Commentary

Viewable, Viable, Verified -- The Rise Of Transparent Social Advertising

For too long, social advertising issues have dominated the industry headlines. So isn’t it time to move the conversation on and begin to discuss how they are being addressed?

Social has undeniably had a rough ride over the last 18 months, but growing calls for transparency have not been ignored. Major players have heard demands, and are already responding to them by adjusting practices and policies to enhance key areas such as viewability. And although some initiatives are still in their nascent stages, there are signs that a stronger and more open ecosystem is beginning to take shape.

With that in mind, let’s explore the developments that are already transforming social advertising and how this ever-evolving channel is likely to change in the near future.

The real state of social

Social’s mettle has been put to the test of late. In addition to ad misplacement issues, concerns have arisen over measurement and transparency. Yet social has not only remained resilient — it has thrived. In the first half of 2017, UK ad spend on social soared by 42%, accounting for just over half (53%) of the display ad market. Globally, social giants Google and Facebook are estimated to absorb 62% of annual online investment.

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Clearly, the allure of social is as strong as ever, with unique consumer insight enabling data-driven targeting and ever-growing user numbers offering scale. In fact, ad spend on Facebook grew by 62% YOY, despite recent challenges. But the mounting budgets allocated to social — and recent events — have also fuelled demand for clarity about where advertising investment goes and how ads perform. As a result, there is a strong focus on implementing more accurate measurement. Accuracy and measurement have become the key currency of the digital ecosystem and that is exactly what many social giants are striving to deliver.  

Steady progress toward transparency

Ensuring a universal view of media quality isn’t easy, especially when this means shining a light across the tangled web of walled gardens. Nevertheless, the shift toward improved accountability and transparency is gaining momentum. For starters, Twitter and Google have actively moved to increase confidence in ad measurement by submitting to external verification by the Media Rating Council (MRC). And after a year-long assessment, Facebook (and Instagram) has been granted MRC accreditation for its measurement of ad impressions.  

Both Facebook and Google have also launched initiatives aimed at tackling wider quality issues, such as; Google’s adjustments to search rankings that prioritise genuine pages over fake news and Facebook’s action against bogus accounts, adoption of strict ad review processes, and a crackdown on dark posts that is particularly pertinent amid increasing requests for ad disclosure. By making all ads visible to everyone — rather than select users — it will remove confusion about dark ads and give brands visibility into the activities of their rivals to enable better planning. This focus on opening up the "black box" of social advertising is a rising trend. Twitter has also announced plans to not only label political ads and share buyer details, but also create a transparency centre that lists every ad it serves.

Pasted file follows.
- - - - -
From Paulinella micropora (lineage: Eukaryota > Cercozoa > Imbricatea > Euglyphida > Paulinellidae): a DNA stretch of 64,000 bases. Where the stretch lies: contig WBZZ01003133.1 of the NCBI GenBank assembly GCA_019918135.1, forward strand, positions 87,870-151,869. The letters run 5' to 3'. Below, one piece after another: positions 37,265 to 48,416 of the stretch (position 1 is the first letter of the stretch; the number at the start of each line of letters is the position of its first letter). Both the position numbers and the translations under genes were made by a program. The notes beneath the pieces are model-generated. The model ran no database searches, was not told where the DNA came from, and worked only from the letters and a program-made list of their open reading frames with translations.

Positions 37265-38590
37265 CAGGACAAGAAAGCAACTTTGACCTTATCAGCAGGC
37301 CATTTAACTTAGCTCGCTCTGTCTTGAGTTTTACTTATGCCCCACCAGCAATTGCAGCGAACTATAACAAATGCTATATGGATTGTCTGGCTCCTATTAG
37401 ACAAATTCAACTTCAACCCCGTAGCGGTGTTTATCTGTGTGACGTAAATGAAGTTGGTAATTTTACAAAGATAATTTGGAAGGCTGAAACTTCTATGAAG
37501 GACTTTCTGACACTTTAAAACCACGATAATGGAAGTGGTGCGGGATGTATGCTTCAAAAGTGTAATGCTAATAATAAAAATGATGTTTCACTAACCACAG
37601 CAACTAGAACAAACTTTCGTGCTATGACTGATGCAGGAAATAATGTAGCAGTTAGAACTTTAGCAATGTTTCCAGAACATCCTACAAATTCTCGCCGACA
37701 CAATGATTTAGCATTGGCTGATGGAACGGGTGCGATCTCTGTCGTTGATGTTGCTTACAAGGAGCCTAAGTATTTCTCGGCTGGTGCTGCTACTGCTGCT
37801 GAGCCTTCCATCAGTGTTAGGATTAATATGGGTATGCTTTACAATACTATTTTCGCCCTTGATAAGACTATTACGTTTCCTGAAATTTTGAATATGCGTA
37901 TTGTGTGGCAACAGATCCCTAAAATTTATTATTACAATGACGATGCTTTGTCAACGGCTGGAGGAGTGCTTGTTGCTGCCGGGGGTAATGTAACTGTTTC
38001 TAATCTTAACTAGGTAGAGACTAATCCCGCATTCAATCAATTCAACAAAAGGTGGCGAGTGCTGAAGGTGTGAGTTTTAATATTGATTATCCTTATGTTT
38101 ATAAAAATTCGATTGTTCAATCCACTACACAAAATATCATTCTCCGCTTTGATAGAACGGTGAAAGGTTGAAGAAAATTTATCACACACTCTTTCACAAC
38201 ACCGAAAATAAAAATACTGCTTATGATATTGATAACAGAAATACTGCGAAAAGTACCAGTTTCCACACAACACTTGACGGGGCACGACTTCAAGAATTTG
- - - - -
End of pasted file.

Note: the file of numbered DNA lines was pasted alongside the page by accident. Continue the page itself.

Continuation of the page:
Considering all these elements, the industry appears to be moving in a positive direction. Aware that confidence among audiences, brands and their agencies, vendors, and publishers is crucial for advertising to flourish, social networks are taking steps to publicly demonstrate their value and bring back renewed confidence. 

What’s next?

At the root of current social challenges is a lack of unified, independent verification. Major platforms have already recognised the need for consistent and objective measurement by seeking accreditation, and partnering with third-party verification firms.

Independent verification identifies best-performing creative, campaigns, and environments to inform optimisation decisions —boosting viewability and the impact on business outcomes. In addition, brands can determine the impact of creative "wear out" over time, the result of frequency on viewability, and assess the prospecting vs retargeting approaches.

But until a common viewability standard is established, struggles with discrepancies and mistrust will continue. By setting a framework that social networks must adhere to, the industry can create a level playing field where brands have a clear view when it comes to viewability best practice on social and ensuring their creative agencies are building bespoke units for their social buys. Consumers too will receive high-quality, engaging ads that meet their needs in terms of both relevance and transparency. And social platforms? They will gain the greatest advantage: enhanced trust from brands and consumers that drives continuously high usage and demand for ad space. 

Now, all the advertising industry needs to do is ensure there is no let up in the drive for better social media verification, throughout 2018 and beyond.

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